AI News, Relationships with other machine learning techniques

Relationships with other machine learning techniques

Deep learning is a new and exciting subfield of machine learning which attempts to sidestep the whole feature design process, instead learning complex predictors directly from the data.

Most deep learning approaches are based on neural nets, where complex high-level representations are built through a cascade of units computing simple nonlinear functions.

(Geoff is a pioneer in the field, and invented or influenced a large fraction of the work discussed here.) But it’s one thing to learn the basics, and another to be able to get them to work well.

You can also check out one of several review papers, which give readable overviews of recent progress in the field: If you’re interested in using neural nets, it’s likely that you want to automatically predict something.

Supervised learning is a machine learning framework where you have a particular task you’d like the computer to solve, and a training set where the correct predictions are labeled.

For instance, you might want to automatically classify email messages as spam or not-spam, and in supervised learning, you have a dataset of 100,000 emails labeled as 'spam' or 'not spam' that you use to train your classifier so it can classify new emails it has never seen before.

Before diving into neural nets, you'll first want to be familiar with “shallow” machine learning algorithms, such as linear regression, logistic regression, and support vector machines (SVMs).

You’ll need to understand how to balance the tradeoff between underfitting and overfitting: you want your model to be expressive enough to model relevant aspects of the data, but not so complex that it “overfits” by modeling all the idiosyncrasies.

Or maybe you think the data are better explained in terms of clusters, where data points within a cluster are more similar than data points in different clusters.

E.g., if you’re working on object recognition, labeling the objects in images is a laborious task, whereas unlabeled data includes the billions of images available on the Internet.

The idea is that you start by training an unsupervised neural net on the unlabeled data (I’ll cover examples shortly), and then convert it to a supervised network with a similar architecture.

The evidence for generative pre-training is still mixed, and many of the most successful applications of deep neural nets have avoided it entirely, especially in the big data setting.

each unit activates only rarely), or feed the network corrupted versions of its inputs and make it reconstruct the clean ones (this is known as a denoising autoencoder).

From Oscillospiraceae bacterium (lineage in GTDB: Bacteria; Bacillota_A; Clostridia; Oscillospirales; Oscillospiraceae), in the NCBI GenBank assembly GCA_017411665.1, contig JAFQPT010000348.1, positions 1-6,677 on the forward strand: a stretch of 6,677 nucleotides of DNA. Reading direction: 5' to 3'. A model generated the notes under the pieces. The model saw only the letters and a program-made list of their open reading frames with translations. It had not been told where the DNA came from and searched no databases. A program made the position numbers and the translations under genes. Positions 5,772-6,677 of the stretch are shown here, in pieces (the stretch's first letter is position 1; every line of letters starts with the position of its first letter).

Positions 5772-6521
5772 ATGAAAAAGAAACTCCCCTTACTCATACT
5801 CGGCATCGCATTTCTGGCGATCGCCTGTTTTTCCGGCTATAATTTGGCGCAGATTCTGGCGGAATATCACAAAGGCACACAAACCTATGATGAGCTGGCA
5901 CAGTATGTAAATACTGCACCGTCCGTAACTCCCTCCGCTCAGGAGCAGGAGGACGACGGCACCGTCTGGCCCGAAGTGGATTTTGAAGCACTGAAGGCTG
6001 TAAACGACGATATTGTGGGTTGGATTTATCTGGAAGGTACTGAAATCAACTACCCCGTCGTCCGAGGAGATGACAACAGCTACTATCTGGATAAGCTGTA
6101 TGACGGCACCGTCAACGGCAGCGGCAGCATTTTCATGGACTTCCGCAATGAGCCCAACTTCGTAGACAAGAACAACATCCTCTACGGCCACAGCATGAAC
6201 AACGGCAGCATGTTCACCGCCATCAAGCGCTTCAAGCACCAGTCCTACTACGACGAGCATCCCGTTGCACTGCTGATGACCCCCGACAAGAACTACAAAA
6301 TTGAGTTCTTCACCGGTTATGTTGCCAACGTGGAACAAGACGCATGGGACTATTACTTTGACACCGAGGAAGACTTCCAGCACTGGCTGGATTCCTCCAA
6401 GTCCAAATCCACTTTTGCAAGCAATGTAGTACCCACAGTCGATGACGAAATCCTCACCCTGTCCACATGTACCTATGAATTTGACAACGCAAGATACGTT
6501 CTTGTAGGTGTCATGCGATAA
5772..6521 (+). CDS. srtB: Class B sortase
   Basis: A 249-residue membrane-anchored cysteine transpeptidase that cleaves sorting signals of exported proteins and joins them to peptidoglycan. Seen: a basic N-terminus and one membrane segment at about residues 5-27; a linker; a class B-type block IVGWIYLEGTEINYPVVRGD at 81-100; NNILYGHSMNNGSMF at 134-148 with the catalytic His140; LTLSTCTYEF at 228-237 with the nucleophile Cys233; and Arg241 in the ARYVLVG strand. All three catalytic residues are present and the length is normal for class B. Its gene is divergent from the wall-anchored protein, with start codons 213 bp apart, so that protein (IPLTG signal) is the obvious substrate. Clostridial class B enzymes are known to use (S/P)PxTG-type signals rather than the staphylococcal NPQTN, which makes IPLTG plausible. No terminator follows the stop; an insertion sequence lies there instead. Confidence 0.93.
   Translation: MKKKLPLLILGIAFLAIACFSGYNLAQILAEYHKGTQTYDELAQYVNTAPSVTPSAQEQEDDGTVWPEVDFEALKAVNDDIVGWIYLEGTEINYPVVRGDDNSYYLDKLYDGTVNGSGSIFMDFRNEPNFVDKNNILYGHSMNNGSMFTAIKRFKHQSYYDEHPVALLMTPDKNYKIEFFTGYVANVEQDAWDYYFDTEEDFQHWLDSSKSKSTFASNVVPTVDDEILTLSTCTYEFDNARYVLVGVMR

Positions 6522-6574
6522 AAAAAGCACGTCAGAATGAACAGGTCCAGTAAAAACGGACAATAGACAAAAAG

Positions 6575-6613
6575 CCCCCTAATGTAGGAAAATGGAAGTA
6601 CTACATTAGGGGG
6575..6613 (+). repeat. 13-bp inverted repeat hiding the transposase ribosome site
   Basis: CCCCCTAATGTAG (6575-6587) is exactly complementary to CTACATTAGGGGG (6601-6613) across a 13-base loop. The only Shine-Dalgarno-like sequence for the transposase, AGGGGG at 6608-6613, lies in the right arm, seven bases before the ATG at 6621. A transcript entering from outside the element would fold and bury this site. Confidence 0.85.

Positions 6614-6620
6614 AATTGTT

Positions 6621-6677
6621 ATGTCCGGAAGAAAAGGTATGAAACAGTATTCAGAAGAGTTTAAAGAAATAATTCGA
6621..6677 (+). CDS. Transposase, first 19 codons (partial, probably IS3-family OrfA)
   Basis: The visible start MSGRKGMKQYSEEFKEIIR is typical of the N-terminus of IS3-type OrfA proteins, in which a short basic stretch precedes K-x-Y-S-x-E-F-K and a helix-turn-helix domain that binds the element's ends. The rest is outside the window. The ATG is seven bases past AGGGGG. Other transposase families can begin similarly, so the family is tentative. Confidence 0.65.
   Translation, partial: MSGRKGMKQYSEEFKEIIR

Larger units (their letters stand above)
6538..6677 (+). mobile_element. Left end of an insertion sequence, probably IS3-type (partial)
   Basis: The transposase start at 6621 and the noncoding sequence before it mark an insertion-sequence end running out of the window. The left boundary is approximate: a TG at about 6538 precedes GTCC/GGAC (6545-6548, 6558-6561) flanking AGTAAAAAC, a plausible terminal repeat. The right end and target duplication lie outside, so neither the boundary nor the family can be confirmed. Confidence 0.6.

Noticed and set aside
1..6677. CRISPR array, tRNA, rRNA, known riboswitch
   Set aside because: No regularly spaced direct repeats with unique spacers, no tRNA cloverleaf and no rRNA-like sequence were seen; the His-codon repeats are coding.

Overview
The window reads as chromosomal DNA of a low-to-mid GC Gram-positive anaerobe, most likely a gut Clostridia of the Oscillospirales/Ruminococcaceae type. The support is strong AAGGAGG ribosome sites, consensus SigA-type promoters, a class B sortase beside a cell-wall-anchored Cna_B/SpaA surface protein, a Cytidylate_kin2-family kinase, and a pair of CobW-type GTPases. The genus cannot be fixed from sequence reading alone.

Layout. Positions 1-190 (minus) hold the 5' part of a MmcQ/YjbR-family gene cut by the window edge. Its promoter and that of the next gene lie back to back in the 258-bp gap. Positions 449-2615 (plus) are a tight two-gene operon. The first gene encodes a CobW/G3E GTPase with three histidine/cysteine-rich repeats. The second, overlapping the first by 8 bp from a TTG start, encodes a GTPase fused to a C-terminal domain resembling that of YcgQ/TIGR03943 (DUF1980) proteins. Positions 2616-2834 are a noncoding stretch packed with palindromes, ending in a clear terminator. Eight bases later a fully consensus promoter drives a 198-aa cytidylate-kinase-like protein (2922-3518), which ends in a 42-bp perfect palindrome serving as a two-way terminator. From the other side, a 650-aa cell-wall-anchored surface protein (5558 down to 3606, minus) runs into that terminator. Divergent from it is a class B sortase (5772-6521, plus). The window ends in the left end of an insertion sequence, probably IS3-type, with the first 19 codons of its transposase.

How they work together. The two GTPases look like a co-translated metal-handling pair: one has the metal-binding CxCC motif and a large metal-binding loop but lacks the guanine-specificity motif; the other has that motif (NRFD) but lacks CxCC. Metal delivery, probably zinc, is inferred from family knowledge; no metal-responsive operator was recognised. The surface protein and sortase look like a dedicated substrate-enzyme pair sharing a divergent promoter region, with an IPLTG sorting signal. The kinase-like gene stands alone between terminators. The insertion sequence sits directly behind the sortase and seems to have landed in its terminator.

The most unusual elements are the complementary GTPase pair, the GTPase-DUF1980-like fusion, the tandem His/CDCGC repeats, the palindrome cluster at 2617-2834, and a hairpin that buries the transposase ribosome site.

The basic workhorse for neural net training is stochastic gradient descent (SGD), where one visits a single training example at a time (or a “minibatch” of training examples), and takes a small step to reduce the loss on those examples.

There is a broad class of optimization problems known as convex optimization, where SGD and other local search algorithms are guaranteed to find the global optimum.

While neural net training isn’t convex, the problem of curvature also shows up for convex problems, and many of the techniques for dealing with it are borrowed from convex optimization.

As general background, it’s useful to read the following sections of Boyd and Vandenberghe’s book, Convex Optimization: While Newton’s method is very good at dealing with curvature, it is impractical for large-scale neural net training for two reasons.

(Matrix inversion is only practical up to tens of thousands of parameters, whereas neural nets typically have millions.) Still, it serves as an idealized second-order training method which one can try to approximate.

Practical algorithms for doing so include: Compared with most neural net models, training RBMs introduces another complication: computing the objective function requires computing the partition function, and computing the gradient requires performing inference.

(This is true for learning Markov random fields (MRFs) more generally.) Contrastive divergence and persistent contrastive divergence are widely used approximations to the gradient which often work quite well in practice.

One can estimate the model likelihood using annealed importance sampling, but this is delicate, and failures in estimation tend to overstate the model's performance.

As early as 1998, convolutional nets were successfully applied to recognizing handwritten digits, and the MNIST handrwritten digit dataset has long been a major benchmark for neural net research.

More recently, convolutional nets made a big splash by significantly pushing forward the state of the art in classifying between thousands of object categories.

There is actually a surprising relationship between neural nets and kernels: Bayesian neural nets converge to Gaussian processes (a kernelized regression model) in the limit of infinitely many hidden units.

Doubly unfortunately, neuroscience and cognitive science seem not to have the same commitment to open access that machine learning does, so this section might only be useful if you have access to a university library.

(This is worth reading, even if you read nothing else in this section.) While not all researchers agree with this way of partitioning things, it's useful to keep in mind when trying to understand exactly what someone is claiming.

Connectionism is a branch of cognitive science, especially influential during the 1980s, which attempted to model high-level cognitive processes in terms of networks of neuron-like units.

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